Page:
2009 Volume 5 Issue 1 Pages 1-8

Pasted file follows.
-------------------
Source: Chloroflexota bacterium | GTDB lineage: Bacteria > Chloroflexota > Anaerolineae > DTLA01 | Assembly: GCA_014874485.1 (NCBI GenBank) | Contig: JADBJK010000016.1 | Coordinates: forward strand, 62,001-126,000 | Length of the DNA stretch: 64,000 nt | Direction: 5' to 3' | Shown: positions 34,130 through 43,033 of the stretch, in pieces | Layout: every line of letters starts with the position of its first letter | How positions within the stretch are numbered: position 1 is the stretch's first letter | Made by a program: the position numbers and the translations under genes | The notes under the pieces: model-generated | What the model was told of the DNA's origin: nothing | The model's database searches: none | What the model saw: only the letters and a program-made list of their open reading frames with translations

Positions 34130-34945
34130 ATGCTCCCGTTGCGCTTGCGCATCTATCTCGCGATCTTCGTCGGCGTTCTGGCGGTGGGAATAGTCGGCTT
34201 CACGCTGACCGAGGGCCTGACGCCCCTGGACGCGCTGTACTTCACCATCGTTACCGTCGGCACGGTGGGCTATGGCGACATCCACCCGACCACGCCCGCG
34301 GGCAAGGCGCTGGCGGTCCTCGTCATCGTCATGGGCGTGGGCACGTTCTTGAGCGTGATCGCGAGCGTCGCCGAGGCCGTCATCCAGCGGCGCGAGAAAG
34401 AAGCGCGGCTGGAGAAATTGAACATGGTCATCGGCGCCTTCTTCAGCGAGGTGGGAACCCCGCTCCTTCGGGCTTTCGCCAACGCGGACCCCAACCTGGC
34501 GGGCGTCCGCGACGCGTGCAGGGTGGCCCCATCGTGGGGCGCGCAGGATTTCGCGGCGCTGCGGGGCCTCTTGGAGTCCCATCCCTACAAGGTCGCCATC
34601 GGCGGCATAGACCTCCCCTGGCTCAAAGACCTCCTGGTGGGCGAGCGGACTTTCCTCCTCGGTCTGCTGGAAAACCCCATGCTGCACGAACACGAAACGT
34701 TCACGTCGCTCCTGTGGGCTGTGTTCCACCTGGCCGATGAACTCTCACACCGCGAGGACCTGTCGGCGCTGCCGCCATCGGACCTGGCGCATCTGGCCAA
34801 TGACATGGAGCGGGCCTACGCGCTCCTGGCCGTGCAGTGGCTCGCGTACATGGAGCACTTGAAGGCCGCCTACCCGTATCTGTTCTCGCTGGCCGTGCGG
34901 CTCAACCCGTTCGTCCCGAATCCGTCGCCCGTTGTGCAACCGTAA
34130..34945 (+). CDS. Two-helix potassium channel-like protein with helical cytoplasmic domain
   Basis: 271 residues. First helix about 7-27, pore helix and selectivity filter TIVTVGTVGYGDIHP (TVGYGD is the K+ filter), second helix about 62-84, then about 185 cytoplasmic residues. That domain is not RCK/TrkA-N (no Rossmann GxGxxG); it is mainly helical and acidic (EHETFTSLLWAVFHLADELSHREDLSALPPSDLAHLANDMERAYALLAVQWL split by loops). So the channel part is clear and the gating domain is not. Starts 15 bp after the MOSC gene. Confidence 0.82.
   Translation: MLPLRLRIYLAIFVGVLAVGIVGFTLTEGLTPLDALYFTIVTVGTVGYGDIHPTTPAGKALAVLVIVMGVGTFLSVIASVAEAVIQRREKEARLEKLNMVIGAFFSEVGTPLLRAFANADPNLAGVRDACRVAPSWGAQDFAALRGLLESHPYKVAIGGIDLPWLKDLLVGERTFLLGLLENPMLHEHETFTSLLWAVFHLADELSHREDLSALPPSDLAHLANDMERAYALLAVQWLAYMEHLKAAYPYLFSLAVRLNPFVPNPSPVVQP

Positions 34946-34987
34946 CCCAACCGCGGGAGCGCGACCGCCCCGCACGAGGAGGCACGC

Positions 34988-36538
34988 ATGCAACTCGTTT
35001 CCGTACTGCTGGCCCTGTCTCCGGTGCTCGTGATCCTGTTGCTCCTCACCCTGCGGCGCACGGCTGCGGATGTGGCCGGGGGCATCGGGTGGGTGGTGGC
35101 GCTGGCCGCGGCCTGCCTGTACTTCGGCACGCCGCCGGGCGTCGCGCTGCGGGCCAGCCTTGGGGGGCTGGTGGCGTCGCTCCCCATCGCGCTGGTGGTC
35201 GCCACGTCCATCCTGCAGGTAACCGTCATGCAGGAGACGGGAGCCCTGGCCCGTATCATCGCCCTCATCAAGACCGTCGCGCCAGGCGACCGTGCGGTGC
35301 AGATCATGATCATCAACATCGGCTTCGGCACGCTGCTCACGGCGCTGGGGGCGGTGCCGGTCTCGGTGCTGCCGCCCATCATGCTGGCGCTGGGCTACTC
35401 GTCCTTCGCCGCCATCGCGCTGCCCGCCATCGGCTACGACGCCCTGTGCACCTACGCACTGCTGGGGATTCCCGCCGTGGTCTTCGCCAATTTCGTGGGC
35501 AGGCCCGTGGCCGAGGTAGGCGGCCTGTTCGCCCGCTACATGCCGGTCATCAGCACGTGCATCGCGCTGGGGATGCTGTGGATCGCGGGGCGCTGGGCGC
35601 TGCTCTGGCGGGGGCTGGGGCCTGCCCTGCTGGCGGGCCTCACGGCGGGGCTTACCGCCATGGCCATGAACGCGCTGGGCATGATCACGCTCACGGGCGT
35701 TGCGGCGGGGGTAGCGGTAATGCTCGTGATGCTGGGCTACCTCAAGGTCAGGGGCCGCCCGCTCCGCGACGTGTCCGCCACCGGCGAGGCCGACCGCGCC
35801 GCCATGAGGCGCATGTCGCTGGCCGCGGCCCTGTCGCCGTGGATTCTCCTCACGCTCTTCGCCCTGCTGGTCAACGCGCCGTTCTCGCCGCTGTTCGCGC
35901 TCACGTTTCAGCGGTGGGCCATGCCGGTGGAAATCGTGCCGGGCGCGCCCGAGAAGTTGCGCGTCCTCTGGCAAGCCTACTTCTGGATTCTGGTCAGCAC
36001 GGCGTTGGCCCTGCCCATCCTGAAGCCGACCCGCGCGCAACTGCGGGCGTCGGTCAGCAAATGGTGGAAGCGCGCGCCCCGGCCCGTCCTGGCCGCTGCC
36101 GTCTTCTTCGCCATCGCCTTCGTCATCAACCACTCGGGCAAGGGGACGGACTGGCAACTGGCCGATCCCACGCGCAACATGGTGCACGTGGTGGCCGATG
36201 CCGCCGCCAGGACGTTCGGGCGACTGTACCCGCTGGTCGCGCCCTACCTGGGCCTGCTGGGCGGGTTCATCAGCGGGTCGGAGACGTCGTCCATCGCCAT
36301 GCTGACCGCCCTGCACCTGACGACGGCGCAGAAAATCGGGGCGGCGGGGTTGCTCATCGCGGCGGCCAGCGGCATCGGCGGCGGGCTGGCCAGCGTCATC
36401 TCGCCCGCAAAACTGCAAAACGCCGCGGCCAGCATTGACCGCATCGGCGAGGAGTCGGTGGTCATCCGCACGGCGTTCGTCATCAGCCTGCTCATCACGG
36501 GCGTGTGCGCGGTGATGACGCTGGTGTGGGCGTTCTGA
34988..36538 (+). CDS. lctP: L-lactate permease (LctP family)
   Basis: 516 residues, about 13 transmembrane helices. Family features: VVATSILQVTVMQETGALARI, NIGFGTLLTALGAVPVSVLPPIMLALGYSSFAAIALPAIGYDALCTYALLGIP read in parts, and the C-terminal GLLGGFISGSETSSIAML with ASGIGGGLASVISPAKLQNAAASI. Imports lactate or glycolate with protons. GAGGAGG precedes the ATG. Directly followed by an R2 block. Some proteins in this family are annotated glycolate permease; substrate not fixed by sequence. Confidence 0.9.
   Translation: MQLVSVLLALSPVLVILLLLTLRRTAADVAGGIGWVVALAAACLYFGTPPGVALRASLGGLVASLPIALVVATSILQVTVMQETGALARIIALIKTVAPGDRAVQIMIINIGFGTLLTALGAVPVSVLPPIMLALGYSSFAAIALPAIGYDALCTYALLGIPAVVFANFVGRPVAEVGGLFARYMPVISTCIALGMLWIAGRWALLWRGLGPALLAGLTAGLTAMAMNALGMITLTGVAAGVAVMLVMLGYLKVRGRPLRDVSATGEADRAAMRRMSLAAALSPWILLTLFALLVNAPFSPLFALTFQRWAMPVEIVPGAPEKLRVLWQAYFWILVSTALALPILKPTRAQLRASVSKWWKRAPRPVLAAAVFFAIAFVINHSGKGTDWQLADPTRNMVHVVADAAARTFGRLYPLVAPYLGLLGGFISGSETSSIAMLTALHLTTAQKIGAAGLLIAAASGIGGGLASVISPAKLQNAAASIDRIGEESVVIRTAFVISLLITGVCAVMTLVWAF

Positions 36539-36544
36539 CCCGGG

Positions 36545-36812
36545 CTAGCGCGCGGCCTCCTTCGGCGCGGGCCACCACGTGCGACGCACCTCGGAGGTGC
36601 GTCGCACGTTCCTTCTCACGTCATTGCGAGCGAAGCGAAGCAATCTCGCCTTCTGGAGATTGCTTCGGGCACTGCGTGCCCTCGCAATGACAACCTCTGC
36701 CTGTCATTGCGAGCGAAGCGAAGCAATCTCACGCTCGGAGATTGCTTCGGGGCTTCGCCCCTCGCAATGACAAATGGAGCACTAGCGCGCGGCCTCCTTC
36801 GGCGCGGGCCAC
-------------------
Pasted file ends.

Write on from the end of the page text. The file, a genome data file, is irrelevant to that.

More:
Previous studies have shown that low-intensity resistance training with restricted blood flow, known as KAATSU training, increases muscle strength and size. Its effects on blood vessel function, however, have not been examined. We compared the effects of a short-term KAATSU resistance training protocol and traditional high-intensity resistance training on muscle strength and blood vessel function in young, untrained men. Male volunteers were randomly assigned to a KAATSU resistance training group (KR, n=10), a traditional resistance training group (RT, n=10), or a KAATSU-only group (K, n=10). Both KR and RT groups trained 3 times per week for 3 weeks doing leg press (LP), knee flexion (KF), and knee extension (KE) isotonic resistance exercises. Training sessions consisted of 5-10 min of warm-up, followed by 2 sets of 10 repetitions at 80% of 1 repetition maximum (1-RM) for the RT group, while the KR group performed the resistance exercises with vascular restriction at a load of 20% of 1-RM. The K group had only the vascular restriction treatment for 3 weeks. Muscle strength (1-RM) and arterial compliance (pulse contour analysis) were assessed at baseline and after training. Both the KR and RT groups did not show changes in arterial compliance of the large or small arteries (P>0.05) after training. There were significant time effects (P<0.05 pre- vs. posttraining); however, resistance training generally resulted in greater relative improvements in strength. Arterial compliance of the large and small arteries was not affected by the either the KAATSU or traditional high-intensity resistance training interventions.